Retired CA Supreme Ct. Justice

Edward PanelliTwenty-five years ago, Negotiation and Settlement was the “yeah, sure” law school class, the one you were required to take but figured you’d never need. After all, as a litigator you were going to knock the pants off opposing counsel, not share fondue with them.

Edward Panelli B.S. ’53, J.D. ’55 had a different vision. Then a superior court judge for Santa Clara County, Panelli observed that only 5 percent of cases made it to trial; 95 percent settled. But settlements tended to be made on the courthouse steps, which meant courts were bogged down with, and litigants were paying for, all of the litigation prior to trial. “We wanted to find a way to move up the settlement process,” says Panelli.

Panelli began to educate young as well as experienced lawyers about the benefits of settling early. “He would teach us important concepts as he went through the conference,” recalls Cullen, who was a young lawyer in San Jose in the early ’80s. “We would see how he worked. His focus was always on the benefit to the litigants — fair settlements and avoiding risks and costs, and also the benefit to the court of making sure only the hardest cases got tried.”

After 17 years in private practice, 22 years on the bench, and a dozen years as a mediator/arbitrator, Justice Panelli believes that the only cases that should go to trial are “those that may set a precedent or that involve an overriding public interest.” In all others, he believes that a just resolution can be reached through alternative dispute resolution (ADR).

The biggest obstacles to achieving this goal are, interestingly, attorneys’ own attitudes. “Because lawyers are compensated by the time they invest in their cases, sometimes it is not in the lawyer’s best interest to get the case resolved,” says Panelli. Second, and equally troubling, is “lawyer arrogance.” “To get resolution you have to be willing to compromise,” he says. “Rarely is one side 100 percent right.”

Panelli’s relationship with SCU is unique. While many alumni can say they grew up at SCU, in terms of intellect, maturity, and spirituality, few can say they literally grew up on campus. Panelli can. He was born in Santa Clara, in a home that was across the street from Bergin Hall. The site is presently marked by a plaque on the wall of the Shapell Lounge. His family moved back to Lucca, Italy when he was a baby. They returned to Santa Clara several years later, settling into a house at 576 Benton Street in a neighborhood of modest homes, canneries and a blacksmith shop. His parents were laborers who worked in fruit packing and canneries. When Panelli began school, he knew no English other than what he had picked up at a neighbor’s house.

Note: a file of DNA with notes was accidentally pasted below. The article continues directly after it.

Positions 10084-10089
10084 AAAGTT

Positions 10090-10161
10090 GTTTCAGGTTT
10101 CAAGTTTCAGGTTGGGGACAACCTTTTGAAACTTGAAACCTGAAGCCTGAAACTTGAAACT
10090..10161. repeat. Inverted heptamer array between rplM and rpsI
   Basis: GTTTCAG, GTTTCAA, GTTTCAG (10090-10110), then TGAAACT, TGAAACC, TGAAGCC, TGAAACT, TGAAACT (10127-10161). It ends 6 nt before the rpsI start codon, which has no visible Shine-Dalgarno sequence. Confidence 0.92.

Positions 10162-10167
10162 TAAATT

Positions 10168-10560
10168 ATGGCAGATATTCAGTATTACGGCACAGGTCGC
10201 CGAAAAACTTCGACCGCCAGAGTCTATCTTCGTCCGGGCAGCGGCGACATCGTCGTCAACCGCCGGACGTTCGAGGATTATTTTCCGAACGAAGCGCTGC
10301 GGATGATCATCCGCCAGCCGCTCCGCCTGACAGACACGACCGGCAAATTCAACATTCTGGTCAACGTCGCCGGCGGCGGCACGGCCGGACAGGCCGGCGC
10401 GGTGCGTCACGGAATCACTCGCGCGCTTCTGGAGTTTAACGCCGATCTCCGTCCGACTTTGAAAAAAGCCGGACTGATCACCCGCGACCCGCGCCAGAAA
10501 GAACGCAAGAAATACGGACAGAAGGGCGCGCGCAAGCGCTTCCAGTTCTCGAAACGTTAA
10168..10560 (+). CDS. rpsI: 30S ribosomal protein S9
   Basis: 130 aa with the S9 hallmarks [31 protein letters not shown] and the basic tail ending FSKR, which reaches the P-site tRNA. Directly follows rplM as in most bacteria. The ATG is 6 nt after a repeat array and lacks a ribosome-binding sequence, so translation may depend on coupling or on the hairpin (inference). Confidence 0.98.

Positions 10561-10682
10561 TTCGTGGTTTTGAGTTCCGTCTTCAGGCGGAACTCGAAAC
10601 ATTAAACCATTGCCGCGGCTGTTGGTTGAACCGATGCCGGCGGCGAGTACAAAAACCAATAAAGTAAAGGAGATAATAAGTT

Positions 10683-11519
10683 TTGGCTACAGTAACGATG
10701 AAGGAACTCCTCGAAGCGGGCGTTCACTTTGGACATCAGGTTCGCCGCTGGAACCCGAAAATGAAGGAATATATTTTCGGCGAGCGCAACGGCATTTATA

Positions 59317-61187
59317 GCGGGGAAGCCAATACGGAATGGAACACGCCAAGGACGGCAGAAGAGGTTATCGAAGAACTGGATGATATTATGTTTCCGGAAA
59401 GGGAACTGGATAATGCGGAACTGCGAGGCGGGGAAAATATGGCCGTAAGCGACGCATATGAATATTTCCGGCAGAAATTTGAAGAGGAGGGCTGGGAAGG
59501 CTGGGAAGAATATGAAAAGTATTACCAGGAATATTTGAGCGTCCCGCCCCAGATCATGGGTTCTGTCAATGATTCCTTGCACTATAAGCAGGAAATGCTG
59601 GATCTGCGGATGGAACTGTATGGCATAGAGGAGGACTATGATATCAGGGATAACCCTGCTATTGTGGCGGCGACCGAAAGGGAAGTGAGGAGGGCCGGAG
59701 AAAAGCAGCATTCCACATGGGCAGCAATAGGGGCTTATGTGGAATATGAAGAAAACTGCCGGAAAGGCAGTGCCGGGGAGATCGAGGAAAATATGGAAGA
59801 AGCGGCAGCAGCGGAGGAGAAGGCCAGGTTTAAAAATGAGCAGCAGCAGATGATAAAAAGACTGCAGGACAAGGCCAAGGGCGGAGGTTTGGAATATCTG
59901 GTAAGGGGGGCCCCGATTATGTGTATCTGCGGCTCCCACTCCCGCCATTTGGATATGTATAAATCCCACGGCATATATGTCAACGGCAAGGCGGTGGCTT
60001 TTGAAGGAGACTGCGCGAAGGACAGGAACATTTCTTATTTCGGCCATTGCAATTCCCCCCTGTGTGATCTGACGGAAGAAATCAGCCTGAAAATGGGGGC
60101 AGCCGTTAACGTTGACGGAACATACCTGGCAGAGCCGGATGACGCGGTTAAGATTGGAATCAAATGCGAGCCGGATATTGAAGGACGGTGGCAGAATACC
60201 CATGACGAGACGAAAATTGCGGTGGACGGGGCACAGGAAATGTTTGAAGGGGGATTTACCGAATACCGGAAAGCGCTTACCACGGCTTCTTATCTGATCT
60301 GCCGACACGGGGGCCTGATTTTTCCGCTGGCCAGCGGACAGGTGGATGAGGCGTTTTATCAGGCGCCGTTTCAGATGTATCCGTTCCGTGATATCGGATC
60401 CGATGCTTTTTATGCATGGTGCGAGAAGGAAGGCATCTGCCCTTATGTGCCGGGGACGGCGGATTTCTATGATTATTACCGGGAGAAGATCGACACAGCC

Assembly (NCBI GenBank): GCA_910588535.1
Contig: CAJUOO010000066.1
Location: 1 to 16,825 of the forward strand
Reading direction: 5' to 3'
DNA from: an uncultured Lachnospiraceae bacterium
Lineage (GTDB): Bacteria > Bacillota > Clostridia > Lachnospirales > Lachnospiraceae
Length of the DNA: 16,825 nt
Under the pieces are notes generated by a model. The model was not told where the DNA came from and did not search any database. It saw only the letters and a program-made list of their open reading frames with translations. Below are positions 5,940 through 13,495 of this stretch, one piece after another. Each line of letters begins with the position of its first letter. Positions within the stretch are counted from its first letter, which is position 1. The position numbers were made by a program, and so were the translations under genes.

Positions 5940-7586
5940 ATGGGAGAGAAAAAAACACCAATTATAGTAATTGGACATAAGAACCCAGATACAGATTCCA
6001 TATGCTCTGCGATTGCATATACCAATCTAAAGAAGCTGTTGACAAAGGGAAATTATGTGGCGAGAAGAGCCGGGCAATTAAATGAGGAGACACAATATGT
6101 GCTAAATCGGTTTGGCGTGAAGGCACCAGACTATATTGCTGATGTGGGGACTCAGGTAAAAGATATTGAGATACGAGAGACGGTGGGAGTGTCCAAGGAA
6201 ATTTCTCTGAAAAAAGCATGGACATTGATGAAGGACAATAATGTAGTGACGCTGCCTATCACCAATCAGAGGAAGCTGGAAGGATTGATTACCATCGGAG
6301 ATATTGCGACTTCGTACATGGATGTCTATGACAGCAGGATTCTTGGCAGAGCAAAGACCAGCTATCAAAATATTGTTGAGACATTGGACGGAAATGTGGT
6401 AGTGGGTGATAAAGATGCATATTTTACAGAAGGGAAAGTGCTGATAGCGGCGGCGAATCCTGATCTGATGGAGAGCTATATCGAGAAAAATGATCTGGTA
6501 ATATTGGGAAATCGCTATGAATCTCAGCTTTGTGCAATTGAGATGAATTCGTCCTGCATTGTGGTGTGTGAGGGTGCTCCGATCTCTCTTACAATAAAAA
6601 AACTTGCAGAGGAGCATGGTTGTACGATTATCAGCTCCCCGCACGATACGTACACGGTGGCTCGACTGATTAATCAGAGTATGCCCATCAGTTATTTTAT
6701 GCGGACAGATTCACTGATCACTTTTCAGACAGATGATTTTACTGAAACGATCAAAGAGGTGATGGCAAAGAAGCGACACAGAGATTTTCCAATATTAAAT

Panelli quickly assumed leadership roles in his parish, his school, and his community. At Santa Clara High School, he was class president each of his four years. He earned his bachelor’s degree from SCU in 1953 and his law degree in 1955. Upon graduation, he co-founded Pasquinelli and Panelli in San Jose, where he practiced for 17 years and served as general counsel to SCU and the California Province of the Society of Jesus.

Panelli has kept a close relationship with SCU. He served for 43 years on its Board of Trustees, including 19 years as its chair. Panelli says, “SCU’s Jesuit ideals strengthened what I believe are the most important qualities of a leader: integrity, honesty, forthrightness.”

 Panelli’s 22-year judicial career began in 1972 with his appointment to Santa Clara County’s superior court by Governor Ronald Reagan. He rose quickly in the judicial system, becoming an associate justice on the First District Court of Appeals in 1983, presiding justice of the new Sixth Appellate District Court of Appeal in 1984, and in 1985, an associate justice of the California Supreme Court, appointed by Governor George Deukmejian.

In 1994, Justice Panelli left the Supreme Court and became a private judge for the Judicial Arbitration and Mediation Service (JAMS), a private company specializing in ADR. He is one of JAMS’ most respected retired judges.

 Panelli is widely recognized as a leader, says Cullen. One of his most respected leadership traits is honesty. “He told us that your professional reputation is the most important thing,” says Cullen. “If you want to be credible, you have to be honest. I still teach this to my students today, and he is the source of it.

Panelli credits his parents with his values. “My immigrant parents taught me to take responsibility for my actions and encouraged me in all my endeavors. Their mantra was ‘you can be whatever you want to be if you study and work hard.’ This has guided me throughout my life.”

The leadership role that has been his most challenging, says Panelli, was his work on the California Supreme Court. “On certain cases what appeared to me to be the correct decisions were very difficult to convince others to agree to,” he says. He is inspired by the leadership of President Ronald Reagan. “You always knew where he stood,” he says. “He talked the talk and walked the walk. Sometimes you have to take a hard position, and Reagan was willing to do that.”